Norvell: Honestly, passion. What's the joy you're going to have when you're asked to get a cup of coffee? Are you able to work through issues that arise? Are you somebody that inspires people to want to be around you more?
Fleck: As a head football coach, how I judge people is how many things come across my desk that have to do with them. If something comes back to me, you've proven you can't do that job. The best advice I've ever been given was from Greg Schiano, "Never sacrifice what you really want for what you want right now." You have to be engulfed in my culture. You better eat, breath and sleep it, because if you work for me, you represent me.
Farrier: I've have an opportunity to interview for GA positions, and way too early guys are asking how much money they'll make. If you're truly in it to change lives, it won't matter how much money you're making. You've got to be a little bit different to be in a dark room at 11 p.m. watching film. You've got to be excited to do that.
Norvell: When you get an opportunity, make sure you structure your day so you can grow as a coach. I wanted to put myself in a position where if I was asked a question, I would have an intelligent response. Any time our offensive staff was talking ball, I made sure I was in there. When our coaches left for the night, that's when I started my busy work.
Q: How do you go about building a network?
Linguist: You've got to have your ears open and articulate information that's genuine to who you are. The best coaches are the best listeners.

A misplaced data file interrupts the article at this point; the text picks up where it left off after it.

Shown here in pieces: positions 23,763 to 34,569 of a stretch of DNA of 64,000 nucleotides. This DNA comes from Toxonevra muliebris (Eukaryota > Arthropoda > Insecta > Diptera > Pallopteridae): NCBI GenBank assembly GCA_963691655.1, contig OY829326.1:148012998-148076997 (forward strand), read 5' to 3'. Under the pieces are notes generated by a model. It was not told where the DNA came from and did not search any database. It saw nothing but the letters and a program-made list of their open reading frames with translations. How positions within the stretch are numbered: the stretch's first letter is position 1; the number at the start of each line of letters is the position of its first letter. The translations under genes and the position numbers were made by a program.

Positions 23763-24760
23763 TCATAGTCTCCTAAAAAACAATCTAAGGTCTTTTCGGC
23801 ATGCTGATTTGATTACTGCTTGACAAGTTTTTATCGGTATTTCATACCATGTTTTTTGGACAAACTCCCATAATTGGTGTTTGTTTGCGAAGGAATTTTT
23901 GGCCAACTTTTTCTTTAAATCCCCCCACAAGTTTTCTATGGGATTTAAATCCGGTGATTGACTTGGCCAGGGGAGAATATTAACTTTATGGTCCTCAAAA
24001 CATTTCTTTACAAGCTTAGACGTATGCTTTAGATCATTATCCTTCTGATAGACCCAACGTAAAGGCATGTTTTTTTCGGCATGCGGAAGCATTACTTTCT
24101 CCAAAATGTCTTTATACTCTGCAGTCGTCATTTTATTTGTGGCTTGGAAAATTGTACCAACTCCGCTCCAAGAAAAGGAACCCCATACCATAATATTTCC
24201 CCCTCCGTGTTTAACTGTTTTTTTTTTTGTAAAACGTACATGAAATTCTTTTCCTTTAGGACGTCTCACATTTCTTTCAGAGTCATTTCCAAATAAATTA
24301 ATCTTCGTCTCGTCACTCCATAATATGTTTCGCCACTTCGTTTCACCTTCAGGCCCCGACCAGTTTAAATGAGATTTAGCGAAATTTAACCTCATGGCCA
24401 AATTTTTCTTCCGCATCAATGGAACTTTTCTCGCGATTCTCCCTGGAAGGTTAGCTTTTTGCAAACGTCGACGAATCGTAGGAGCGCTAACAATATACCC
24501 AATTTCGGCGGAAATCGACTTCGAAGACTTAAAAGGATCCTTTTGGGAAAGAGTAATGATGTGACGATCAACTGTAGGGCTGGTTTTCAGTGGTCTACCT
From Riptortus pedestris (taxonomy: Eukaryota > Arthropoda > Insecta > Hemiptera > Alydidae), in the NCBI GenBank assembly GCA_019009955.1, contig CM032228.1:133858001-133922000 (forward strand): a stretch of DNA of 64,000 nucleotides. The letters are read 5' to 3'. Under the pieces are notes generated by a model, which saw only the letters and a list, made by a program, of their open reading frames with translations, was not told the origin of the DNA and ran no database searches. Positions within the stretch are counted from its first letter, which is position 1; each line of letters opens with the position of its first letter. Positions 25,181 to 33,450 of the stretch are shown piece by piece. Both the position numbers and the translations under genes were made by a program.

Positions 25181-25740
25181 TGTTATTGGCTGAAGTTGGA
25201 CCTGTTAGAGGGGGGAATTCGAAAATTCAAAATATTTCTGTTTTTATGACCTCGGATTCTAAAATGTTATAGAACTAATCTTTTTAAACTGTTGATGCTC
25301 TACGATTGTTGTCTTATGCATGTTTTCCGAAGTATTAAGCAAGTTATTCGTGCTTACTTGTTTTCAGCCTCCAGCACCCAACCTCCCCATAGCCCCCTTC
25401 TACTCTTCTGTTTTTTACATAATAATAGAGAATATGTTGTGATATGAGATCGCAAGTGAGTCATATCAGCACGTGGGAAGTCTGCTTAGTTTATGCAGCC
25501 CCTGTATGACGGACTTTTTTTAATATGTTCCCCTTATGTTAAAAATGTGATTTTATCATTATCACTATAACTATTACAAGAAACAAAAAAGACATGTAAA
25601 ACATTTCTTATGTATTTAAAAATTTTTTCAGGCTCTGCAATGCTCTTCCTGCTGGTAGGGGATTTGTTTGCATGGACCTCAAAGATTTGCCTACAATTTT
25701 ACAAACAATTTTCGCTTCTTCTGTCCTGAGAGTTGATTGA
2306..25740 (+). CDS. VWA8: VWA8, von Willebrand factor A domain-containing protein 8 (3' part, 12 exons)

Dillingham: When I worked in high school ball, I got go see how different coaches operate at the highest level. I decided I wanted to be like Mike Norvell, so I went to every Arizona State practice they would let me.
Q: If you're working as a GA, how can you hone your skills as a recruiter?
Fleck: We have them look at junior college players and the high schools where they're from. GAs have an opportunity to get a recruit because you're often the first person they meet when they're on campus. I've lost and gained recruits before because of a GA. "He told you what?!?"
Jason, our o-line GA, it's like he's the o-line coach. That's the passion he coaches with. My job as a head coach is to get you to fail every day, and then to teach you.
Norvell: If you can't call coaches, what are you doing on campus, when high school coaches visit you? That's how you bring value. You won't get hired as a position coach because of what you know schematically. That will not happen. It's the value you add in relationships and recruiting.